Some new research has shown that one of the most common neonicotinoid pesticides is really messing with the world’s honey bees.
Previous research has already shown how neonicotinoid exposure can reduce the number of worker bees that find their way home. But this new research shows how the pesticide is damaging their flying ability.
This particular pesticide, called Thiamethoxam is commonly used on corn soybeans and cotton, and that means it’s also getting all over the bees that pollinate those crops.
To check the effect that exposure is having on the bees, scientists from University of California San Diego built a flight mill (see below) where the bees flight could be monitored under controlled conditions.
What the found was that bees that had been exposed to typical levels of neonicotinoids, the non-lethal amount they might ingest while pollinating a farmer’s field resulted in “substantial damage to the honey bee’s ability to fly.”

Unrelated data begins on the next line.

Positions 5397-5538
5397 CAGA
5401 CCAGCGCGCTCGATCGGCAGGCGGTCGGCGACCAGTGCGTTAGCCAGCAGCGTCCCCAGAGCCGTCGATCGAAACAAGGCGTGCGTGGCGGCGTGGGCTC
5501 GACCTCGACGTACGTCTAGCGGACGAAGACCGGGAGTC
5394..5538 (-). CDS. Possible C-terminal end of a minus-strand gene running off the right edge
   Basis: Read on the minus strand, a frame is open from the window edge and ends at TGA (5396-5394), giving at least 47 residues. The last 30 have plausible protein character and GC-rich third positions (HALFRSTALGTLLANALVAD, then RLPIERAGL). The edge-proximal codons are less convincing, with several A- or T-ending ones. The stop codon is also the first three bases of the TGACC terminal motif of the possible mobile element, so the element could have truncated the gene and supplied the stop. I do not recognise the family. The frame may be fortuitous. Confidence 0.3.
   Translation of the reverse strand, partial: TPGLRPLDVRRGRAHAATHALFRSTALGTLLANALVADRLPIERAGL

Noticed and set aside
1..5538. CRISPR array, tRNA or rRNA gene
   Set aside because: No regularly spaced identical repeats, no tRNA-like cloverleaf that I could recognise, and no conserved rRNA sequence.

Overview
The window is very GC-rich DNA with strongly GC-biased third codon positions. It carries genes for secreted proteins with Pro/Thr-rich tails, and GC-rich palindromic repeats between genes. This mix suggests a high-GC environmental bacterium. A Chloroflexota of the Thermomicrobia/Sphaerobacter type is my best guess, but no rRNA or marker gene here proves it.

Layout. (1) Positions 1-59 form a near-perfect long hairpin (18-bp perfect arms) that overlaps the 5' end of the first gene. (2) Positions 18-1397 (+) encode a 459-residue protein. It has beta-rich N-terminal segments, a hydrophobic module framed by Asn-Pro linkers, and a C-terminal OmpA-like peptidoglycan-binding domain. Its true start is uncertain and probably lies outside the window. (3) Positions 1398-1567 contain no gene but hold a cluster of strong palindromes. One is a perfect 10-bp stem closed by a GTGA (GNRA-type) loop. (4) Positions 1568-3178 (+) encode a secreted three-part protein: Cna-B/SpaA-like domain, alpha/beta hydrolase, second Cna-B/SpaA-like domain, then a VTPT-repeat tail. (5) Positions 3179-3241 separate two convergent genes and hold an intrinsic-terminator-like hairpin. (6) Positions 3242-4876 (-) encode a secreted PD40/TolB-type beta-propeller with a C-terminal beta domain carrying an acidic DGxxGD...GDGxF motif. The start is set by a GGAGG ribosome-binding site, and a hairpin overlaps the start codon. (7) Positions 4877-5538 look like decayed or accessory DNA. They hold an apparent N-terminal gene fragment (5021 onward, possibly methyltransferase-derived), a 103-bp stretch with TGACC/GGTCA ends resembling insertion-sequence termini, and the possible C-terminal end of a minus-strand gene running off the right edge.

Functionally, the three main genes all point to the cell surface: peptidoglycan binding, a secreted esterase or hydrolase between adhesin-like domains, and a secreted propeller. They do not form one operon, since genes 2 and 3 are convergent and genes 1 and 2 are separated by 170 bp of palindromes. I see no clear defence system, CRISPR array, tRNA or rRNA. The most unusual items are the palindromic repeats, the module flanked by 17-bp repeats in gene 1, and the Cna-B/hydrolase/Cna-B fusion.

“Our results provide the first demonstration that field-realistic exposure to this pesticide alone, in otherwise healthy colonies, can alter the ability of bees to fly,” says UC San Diego researcher Simone Tosi, “specifically impairing flight distance, duration and velocity”
Long term exposure actually decreased the bees ability to fly, and short term exposure lead to the bees actually flying farther, but more erratically.
It’s a big problem of course because of bees vital role in pollinating our food, and their numbers are declining all across the U.S.